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Restitution

Sweden's Moderna Museet returns Kokoschka work to Jewish dealer's heirs

The 1910 portrait of a marquis was sold by Alfred Flechtheim’s employee after the dealer fled Nazi Germany

Oskar Kokoschka, Marquis Joseph de Montesquiou-Fezensac (1910) © Fondation Oskar Kokoschka/Bildupphovsrätt 2018

Sweden’s Moderna Museet returned a painting by Oskar Kokoschka to the heirs of Alfred Flechtheim, who was one of the best-known dealers in Europe before he fled Nazi Germany in 1933 following a stream of hate articles in the press.

The 1910 painting, a portrait of Marquis Joseph de Montesquiou-Fezensac, is known to have been in Flechtheim’s gallery in the late 1920s and was sold by Flechtheim’s former employee, Alex Vömel, a member of the Nazi party who profited from his employer’s plight.

“He lost the painting because he was Jewish,” the Moderna Museet said in a statement. “It is of utter importance to the Swedish government as well as for us in the museum that there are no works that have a problematic provenance,” says the museum’s director, Daniel Birnbaum. “We are happy and relieved the Kokoschka painting now returns to its true owner.”

Flechtheim was one of the earliest collectors of Pablo Picasso in Germany and represented Paul Klee, George Grosz and Max Beckmann as well as the French Cubists. He fled first to Zurich, then Paris, and then London, where he died in 1937. His Dusseldorf gallery was liquidated and his private collection sold.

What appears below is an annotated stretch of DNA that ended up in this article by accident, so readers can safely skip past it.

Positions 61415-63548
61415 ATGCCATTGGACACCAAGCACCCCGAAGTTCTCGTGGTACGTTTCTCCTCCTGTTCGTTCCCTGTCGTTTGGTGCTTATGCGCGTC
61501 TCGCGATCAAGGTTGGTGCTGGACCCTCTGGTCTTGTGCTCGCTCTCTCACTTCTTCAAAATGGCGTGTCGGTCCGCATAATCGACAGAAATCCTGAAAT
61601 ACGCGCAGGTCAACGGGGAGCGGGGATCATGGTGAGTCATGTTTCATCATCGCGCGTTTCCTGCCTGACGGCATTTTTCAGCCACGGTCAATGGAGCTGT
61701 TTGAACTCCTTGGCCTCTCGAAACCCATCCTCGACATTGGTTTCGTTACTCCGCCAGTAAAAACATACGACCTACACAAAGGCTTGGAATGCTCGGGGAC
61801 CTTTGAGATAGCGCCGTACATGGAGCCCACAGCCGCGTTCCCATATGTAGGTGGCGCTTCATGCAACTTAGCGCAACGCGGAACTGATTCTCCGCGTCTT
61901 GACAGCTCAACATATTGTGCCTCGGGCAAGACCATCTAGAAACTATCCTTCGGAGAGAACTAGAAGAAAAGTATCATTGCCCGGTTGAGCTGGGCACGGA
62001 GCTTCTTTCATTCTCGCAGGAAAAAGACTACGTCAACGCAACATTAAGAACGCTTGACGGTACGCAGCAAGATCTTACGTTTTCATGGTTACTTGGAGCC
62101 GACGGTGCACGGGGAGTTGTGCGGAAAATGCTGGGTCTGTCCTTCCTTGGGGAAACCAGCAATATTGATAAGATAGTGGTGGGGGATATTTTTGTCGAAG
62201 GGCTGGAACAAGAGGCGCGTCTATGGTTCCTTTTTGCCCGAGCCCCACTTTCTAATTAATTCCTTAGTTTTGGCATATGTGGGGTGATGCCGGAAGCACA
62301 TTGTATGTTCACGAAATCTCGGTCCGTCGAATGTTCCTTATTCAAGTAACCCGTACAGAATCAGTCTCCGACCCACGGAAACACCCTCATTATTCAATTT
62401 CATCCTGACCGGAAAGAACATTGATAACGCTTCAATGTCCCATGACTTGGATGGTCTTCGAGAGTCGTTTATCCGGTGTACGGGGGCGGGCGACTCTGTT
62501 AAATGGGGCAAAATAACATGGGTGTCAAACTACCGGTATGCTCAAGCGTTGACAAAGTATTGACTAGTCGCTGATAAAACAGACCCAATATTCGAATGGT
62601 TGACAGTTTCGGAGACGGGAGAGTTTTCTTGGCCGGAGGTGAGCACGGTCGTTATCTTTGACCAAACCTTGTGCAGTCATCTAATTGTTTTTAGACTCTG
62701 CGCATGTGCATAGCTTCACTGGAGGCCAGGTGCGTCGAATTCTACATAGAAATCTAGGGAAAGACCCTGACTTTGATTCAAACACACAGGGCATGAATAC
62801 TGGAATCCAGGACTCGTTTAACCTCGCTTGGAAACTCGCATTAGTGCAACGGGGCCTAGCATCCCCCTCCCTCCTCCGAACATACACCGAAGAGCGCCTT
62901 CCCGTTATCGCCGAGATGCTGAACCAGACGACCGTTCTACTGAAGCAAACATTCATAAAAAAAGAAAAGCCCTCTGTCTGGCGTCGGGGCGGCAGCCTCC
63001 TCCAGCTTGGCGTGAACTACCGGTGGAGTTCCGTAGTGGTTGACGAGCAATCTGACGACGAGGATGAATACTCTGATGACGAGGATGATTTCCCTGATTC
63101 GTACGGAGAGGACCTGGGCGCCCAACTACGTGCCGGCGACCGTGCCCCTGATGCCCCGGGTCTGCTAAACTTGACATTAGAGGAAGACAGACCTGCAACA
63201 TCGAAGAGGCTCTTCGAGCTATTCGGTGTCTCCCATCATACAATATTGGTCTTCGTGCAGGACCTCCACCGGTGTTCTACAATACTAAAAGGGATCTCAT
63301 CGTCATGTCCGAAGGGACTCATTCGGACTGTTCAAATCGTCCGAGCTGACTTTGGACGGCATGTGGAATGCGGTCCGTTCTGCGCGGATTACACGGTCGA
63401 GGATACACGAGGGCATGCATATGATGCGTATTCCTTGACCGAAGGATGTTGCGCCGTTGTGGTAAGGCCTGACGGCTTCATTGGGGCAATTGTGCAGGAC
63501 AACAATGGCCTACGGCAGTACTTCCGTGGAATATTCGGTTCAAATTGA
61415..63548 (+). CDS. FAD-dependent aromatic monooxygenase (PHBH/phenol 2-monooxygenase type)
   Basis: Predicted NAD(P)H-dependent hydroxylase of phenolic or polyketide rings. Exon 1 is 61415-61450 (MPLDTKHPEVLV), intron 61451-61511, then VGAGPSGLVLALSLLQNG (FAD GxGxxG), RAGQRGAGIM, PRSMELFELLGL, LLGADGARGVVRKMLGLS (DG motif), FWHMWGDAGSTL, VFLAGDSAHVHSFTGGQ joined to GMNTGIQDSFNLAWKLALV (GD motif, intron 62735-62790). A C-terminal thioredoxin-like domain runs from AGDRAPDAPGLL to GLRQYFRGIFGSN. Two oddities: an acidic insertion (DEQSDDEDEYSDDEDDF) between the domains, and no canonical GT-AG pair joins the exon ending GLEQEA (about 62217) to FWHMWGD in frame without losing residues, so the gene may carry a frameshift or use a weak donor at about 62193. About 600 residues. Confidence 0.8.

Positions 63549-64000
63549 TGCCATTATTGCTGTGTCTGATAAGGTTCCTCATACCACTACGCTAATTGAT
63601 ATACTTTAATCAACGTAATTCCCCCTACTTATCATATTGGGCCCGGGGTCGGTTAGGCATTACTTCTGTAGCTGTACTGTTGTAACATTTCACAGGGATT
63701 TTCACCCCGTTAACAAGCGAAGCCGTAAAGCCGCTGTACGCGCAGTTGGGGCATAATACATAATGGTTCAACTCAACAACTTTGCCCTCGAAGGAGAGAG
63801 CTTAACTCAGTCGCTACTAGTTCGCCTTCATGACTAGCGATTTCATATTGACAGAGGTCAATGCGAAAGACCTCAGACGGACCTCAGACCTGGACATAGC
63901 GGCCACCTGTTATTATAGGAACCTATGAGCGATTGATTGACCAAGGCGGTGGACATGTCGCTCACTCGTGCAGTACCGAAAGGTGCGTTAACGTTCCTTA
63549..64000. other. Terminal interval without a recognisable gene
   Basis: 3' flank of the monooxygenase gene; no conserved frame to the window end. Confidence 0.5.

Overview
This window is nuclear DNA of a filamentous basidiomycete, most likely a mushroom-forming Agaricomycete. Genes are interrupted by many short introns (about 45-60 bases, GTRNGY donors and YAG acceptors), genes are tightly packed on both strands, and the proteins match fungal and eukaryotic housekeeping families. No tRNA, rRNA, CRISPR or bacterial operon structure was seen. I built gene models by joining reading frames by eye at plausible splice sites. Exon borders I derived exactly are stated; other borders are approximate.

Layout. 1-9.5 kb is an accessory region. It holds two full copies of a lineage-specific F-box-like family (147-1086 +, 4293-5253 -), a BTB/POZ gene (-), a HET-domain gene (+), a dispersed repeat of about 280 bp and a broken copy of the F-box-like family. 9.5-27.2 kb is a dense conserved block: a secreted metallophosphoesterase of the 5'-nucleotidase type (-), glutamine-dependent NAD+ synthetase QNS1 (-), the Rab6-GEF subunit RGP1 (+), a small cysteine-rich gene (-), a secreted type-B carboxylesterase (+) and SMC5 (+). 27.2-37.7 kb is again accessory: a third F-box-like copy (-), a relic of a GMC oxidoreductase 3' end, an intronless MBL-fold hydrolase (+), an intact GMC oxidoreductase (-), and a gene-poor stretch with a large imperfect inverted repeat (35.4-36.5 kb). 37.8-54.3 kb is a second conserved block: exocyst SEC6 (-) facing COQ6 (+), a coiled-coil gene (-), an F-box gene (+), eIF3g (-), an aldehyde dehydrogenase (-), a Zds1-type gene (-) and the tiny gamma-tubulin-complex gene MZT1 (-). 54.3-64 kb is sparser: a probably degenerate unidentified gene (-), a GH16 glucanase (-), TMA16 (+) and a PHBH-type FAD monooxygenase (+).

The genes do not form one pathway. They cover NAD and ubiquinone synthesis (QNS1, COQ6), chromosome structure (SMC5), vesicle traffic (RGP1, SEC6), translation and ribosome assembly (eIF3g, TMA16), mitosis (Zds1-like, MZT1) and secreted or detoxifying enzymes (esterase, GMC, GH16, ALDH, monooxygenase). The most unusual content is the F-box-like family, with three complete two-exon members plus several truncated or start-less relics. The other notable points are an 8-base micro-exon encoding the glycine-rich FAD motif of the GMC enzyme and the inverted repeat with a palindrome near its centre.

His great-nephew and heir Michael Hulton, who is seeking to recover paintings from museums in Dusseldorf and Munich, welcomed the accord and expressed gratitude to the Moderna Museet for applying the 1998 Washington Principles on Nazi-looted art. Those non-binding principles urge museums in signatory countries to seek “just and fair” solutions with the original owners or their heirs for any Nazi-looted works in public collections.

“I am the last in the line of my family and have a great responsibility for my family’s legacy,” he says. “Moderna Museet and its team have joined the growing ranks of museums and individuals who are recognizing the looting of the Flechtheim collection under Nazi terror which started in 1933.”